Access to Justice - June 2017
The theme and message of this year’s ATJ Conference was “Racing to Justice: Community Lawyering to Bend the Arc.” My thoughts are we LTs fit right in to this conversation. There was a focus on collaborating across many seeming divides. The attorney – LLLT divide is another example.
Here are some snippets and reflections:
The biggest plus for me in attending the conference was the networking. As you will read, we visited with Supreme Court Justices, nonprofit attorneys – both supportive and not, Administrative Law Judges, WSBA Program Staff, and heard from a Congresswoman, the State Solicitor General, and access to justice leaders across the board. You can bet we didn’t pass up a chance to advocate for our license, and I feel simply by “showing up” we dispelled some of the mystery, if not all of the reservations.
LLLT Jennifer Ortega, and LLLT Candidate Sarah Bove, of LegalTap.org, put together a really great booth with informative displays of media reports, our bios, program information, and handouts, that garnered a good amount of interest and attention among conference attendees. The comments I heard while at the booth were positive and supportive, while still exhibiting a considerable lack of knowledge about our license.
My session, “Incorporating LLLTs Into the Delivery of Civil Legal Aid” was well-attended. Attendees included other LTs, Ellen Reed (who provided some valuable input), Judge Paul Bastine of Spokane who was very involved in developing the license and is serving his 2nd term (at least) on the Practice of Law Board, legal aid attorneys, and, if my memory serves me right, Geoffrey Revelle, Access to Justice Board Chair. I directed my presentation at the nuts and bolts of my contract with our local VLP, rather than re-plowing old ground about the license itself. I had 10 minutes, and then follow-up Q&As. It wasn’t possible to convey all the information I had planned to, so I hope it was of some help. The conversation in the Q&A did shift to what I found to be the biggest hot button issue in all my conversations at the Conference: LLLTs CAN NOW GO TO COURT WITH THEIR CLIENTS. Sheesh!
So…on going to court with our clients, and the reservations I heard about our license at ATJ, I will be blunt. We all know that the private bar has their concerns about us, which we understand to be in large part about competition (how many of us have heard “how will I ever pay off my law school debt?” A legitimate question.). Well, the non-profit bar - access to justice and legal aid attorneys - also have reservations, though this may seem counter-intuitive. The reservations I hear have to do with our qualifications and competence, for example (paraphrasing):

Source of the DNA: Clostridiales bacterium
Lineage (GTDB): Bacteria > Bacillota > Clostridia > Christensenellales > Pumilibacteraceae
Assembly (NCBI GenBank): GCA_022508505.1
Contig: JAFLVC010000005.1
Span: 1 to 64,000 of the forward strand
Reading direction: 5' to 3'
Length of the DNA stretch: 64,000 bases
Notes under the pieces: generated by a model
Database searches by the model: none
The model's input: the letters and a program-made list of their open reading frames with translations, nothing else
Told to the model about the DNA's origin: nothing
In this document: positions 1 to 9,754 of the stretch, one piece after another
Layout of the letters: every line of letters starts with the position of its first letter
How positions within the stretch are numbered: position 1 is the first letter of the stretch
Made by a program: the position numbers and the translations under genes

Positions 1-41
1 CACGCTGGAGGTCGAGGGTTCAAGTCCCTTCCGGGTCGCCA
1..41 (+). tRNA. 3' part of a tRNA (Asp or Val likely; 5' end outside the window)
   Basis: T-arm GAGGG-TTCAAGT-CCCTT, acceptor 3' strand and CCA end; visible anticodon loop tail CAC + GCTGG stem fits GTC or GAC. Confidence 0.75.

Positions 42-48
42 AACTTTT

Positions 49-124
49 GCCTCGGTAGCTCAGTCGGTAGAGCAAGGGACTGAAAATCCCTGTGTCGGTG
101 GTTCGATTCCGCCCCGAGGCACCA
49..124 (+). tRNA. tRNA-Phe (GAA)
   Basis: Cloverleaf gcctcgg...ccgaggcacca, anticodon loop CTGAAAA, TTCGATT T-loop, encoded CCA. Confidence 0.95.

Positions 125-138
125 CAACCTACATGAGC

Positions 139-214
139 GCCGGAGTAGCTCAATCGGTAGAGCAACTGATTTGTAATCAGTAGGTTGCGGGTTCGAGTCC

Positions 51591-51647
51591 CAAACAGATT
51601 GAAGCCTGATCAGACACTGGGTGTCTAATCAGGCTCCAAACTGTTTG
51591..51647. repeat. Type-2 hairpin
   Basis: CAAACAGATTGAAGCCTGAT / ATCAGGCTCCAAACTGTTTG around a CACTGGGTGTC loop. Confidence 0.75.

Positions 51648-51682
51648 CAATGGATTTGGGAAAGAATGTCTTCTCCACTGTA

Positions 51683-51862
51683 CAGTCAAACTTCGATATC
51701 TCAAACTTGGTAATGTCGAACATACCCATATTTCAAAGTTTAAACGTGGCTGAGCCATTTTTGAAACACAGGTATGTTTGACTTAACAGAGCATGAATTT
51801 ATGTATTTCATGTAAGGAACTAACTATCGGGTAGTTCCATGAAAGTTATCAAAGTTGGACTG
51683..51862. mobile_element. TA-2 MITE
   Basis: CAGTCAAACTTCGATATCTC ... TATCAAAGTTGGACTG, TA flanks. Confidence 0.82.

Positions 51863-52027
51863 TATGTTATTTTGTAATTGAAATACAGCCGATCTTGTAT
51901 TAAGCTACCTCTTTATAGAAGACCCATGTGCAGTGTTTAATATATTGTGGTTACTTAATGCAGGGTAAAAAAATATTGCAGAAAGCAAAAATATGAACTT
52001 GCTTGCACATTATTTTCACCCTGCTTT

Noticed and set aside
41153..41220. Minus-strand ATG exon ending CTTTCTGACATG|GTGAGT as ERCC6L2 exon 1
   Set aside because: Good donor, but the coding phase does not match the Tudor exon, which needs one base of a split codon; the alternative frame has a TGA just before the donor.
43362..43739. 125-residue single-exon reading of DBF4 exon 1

“I grade the LLLT exams and am struck by the poor writing.”
“I supported the license initially, but with the new enhancements – including going to court with clients – I feel the Board is chipping away at the original intent, and I don’t support those.”
“The exams (or curriculum) are too easy.”
“How can someone possibly be competent and earn a license to practice law through online classes?”
“Low-income persons will receive second class legal assistance, if they use an LLLT.”
“An unqualified LLLT could prejudice a pro se, where s/he would be better off going it alone, instead.”
Remember: these comments are not from the private bar, but from legal aid providers, who you would think would be our natural allies!
So, we have our work cut out for us. We’ve discussed here our “charm offensive,” and that is certainly critical. But I challenge each and every one of us to step up our professionalism (really speaking to myself here! ;) ). Whether thoroughly researching legal issues, affirmatively seeking out networking or learning opportunities, realizing that every contact we have reflects on all of us, in our drafting, knowledge of the nuances of our rule – whatever it means to you (and me), I return from ATJ with a new commitment to make sure I am doing right not only by my clients, but also by my license and the profession, as a whole. As Jennifer O. said, “we are in a fishbowl.”
Finally, in the same vein – both CJ Mary Fairhurst and Justice Madsen, both huge supporters, encouraged us to record and catalogue “good stories,” where our assistance to a client made a difference; where the clients shared their appreciation for our unique license and skill set; where a client was able to achieve an outcome with our help that would have been a struggle if not impossible without us; and also those stories where we sat in the courtroom with our hands tied – knowing that if only we could have given that client a little more help - including courtroom assistance, or communication with the other side – justice denied would have been justice served.
To that end, I also believe that the more we can strengthen our ties and communication here as fellow LTs, the better off we all will be. I think our discussion this morning about CR 11 and professional responsibility is a beautiful illustration of that.
Also to this end, I specifically requested Jennifer and Sarah to post this on LegalTap.org and link to it on this listserv. For now, LegalTap is our best repository and a central location where there is technology to store and organize our info…far superior to just this listserv. It will also be a place the Justices and others looking for good stories to convince the legal community of our value can go to, to find them. So, I also have a new commitment to learn about LegalTap, contribute resources there, and help refine it as a central meeting place for LLLTs.
Lastly I learned the following:
Laura Genoves is really cool.
Tamara Garrison is very kind and big-hearted.
Sarah Bove is super fun, funny, and smart as a whip.
Jennifer Ortega is a wonderful ambassador for our profession, given her friendliness and other fabulous social skills!